|This article does not cite any references or sources. (February 2008)|
The hall was constructed as part of the first phase of the University of Cape Town's Groote Schuur Campus. The other buildings included Jameson Hall, the Arts Block, the Mathematics Building and the women's residence Fuller Hall. The group of buildings have been declared national monuments.
When Smuts opened in 1928, the culture consisted almost emtirely of a micture of the culture of College House and University House, as the first students living within its walls came from these mentioned residences.
Solomon had planned long corridors between two rows of rooms. Hawke suggested that this would lend itself to rough play and make control difficult. The result was the design of cloisters giving access to a number of "entries", "staircases" or "flats" modeled on the Oxford and Cambridge Colleges. This has proved to be an extremely successful arrangement. There are a total of 17 flats in the building. The units of ten rooms to a flat, and nineteen in the corner flats (interestingly there is no room no. 13) provided a ready made social unit and all those who have passed through the Residence will recall what the coffee landings meant. Indeed they remain very much "the hub of life".
Solomon is reported to have looked at the plan of the Men's Residence and said "I wish I knew which room Paul [his son] will have, we could put in something special". The following morning it was learned that Solomon had shot himself.
Soon after opening in March 1928 the names "Matopos" and "New College" were put forward as suggestions but they were rejected. A free dance ticket was offered to the person with the most suitable suggestion. The following year "Nova Tieta", "Riebeeck" and "Matopos" were the choices put before the House. An overwhelming majority accepted "Matopos" although reservations were expressed about the "feeling that might arise out of the name on account of its historical association with Rhodes".
Nothing more is mentioned in the minutes of House Committee meetings until the beginning of 1938 when there was again a call for a name. Again the reward was a free dance ticket to the person suggesting "the name for the House which is ultimately accepted".
There was a lapse until 1941 when several suggestions were made in response to yet another appeal. "Entabeni" and "Ellisona" featured on the list. Others were "Pensakola" (rejected on account of the fact that it sounded too much like "pianola"), "Beattie College" (after the former Vice-Chancellor, Sir Jock Carruthers Beattie) and "Burleigh" (after Rhodes' house in England). "Beattie College" was finally voted in by the men but it was turned down by the University on the grounds that there were at the time surviving prominent members on the University Council who were also concerned with the inauguration of Men's Residence. It was presumed that the matter had been "left in abeyance pending the ultimate destiny of the venerable gentlemen concerned". In September 1950, it was brought to the attention of the men of the House at a General House Meeting that there was a move in the direction of giving Women's Residence a new name and that Men's Residence might also be involved. "Fuller Hall" ultimately became the new appellation of Women's Residence but the House Meeting in Men's Residence that night in September resolved that they would prefer to retain the name under which they had always gone but declared that "Smuts Hall" would be the most acceptable substitute if the name had to be changed.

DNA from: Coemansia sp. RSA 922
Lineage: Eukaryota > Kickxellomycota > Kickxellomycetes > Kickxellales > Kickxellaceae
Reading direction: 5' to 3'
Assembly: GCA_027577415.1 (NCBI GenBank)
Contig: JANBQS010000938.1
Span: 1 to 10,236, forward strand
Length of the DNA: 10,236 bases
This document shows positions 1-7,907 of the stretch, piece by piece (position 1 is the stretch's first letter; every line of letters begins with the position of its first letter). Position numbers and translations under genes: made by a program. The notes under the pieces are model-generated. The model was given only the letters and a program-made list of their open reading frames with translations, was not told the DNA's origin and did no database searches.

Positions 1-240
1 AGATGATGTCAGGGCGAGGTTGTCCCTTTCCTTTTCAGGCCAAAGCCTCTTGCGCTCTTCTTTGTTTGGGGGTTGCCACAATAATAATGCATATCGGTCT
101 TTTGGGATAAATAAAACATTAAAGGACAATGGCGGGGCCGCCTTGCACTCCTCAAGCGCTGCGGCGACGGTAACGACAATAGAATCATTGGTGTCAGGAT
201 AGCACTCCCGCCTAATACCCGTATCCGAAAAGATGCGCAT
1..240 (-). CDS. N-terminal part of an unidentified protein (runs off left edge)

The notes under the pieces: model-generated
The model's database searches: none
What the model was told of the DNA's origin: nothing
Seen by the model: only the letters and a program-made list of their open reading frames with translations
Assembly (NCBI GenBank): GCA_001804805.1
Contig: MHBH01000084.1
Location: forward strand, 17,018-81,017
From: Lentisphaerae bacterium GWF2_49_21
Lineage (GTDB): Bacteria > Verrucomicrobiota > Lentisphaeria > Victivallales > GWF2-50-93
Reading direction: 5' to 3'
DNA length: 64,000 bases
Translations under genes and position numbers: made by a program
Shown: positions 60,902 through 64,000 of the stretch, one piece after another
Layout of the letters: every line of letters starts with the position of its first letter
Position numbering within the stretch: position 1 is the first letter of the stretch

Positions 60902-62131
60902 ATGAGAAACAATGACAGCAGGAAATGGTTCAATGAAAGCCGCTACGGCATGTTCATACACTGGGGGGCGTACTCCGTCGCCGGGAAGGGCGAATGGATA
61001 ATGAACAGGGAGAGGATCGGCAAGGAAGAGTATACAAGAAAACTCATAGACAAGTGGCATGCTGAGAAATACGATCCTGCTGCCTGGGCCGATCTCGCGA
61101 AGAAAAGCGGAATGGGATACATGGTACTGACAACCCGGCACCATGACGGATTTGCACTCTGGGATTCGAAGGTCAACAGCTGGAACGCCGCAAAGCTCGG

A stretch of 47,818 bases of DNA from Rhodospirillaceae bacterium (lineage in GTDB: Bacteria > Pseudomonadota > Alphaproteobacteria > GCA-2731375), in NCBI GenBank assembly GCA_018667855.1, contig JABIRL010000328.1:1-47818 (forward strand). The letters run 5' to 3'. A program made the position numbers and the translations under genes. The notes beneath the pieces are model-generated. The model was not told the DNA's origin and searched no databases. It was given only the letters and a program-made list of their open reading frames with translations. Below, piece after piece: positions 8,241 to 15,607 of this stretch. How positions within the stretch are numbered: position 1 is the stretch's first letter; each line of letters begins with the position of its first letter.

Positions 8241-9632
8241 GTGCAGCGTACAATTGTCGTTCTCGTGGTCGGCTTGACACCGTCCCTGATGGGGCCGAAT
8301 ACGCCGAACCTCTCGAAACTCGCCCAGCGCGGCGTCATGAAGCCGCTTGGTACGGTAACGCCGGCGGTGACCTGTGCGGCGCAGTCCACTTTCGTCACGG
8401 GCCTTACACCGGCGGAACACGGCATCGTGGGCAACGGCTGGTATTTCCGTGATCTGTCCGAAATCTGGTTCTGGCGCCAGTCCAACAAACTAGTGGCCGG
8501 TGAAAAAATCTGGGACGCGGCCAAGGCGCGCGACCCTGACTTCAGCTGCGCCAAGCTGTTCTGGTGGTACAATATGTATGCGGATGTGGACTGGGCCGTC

The Warden, J.B. Clark, passed on the suggestion to the then Principal and Vice-Chancellor, Dr T.B. Davie. Ouma Smuts, in replying to a letter asking her permission, said that she would be delighted.
On 10 November 1950, the name "Smuts Hall" was formally adopted by the House with the following motion at a General House Meeting: "That this House endorse the decision of the University Council to change the name of the Residence to `Smuts Hall'." The motion was adopted unanimously.
The first design to be accepted was that at the front entrance of the building but its favour was short-lived, probably due to the discovery that it was the arms of the Cape of Good Hope. Very shortly afterwards, Theo le Roux offered a personal reward of one guinea to the man who offered the best accepted design for a crest.
By 1942, the present crest was in circulation and was adopted, the explanation behind its heraldry being rather less imposing than its appearance.
The interpretation that is accepted is the following:
The Lion rampant represents the same on the wall of the Randall's Hotel (variously known as "Alf's" and the "Pig and Whistle"), popular and most proximate watering hole for generations of students. The green background is the rugby union fields. The broad stripe is the sober path to the aforementioned establishment and the zig-zag lines in University colours anticipate the mood of the retreat to the Residence!
The residents of Smuts Hall have come to be known as the "Smutsmen". One famous ex-Smutsman is Mark Shuttleworth, the second space tourist and the first African in space. Another notable ex-Smutsman is Neville Isdell, former CEO of The Coca-Cola Company. The first warden of Smuts was A. Brown who took up the wardenship in 1928 after being warden of the first Male Residence at UCT, College House.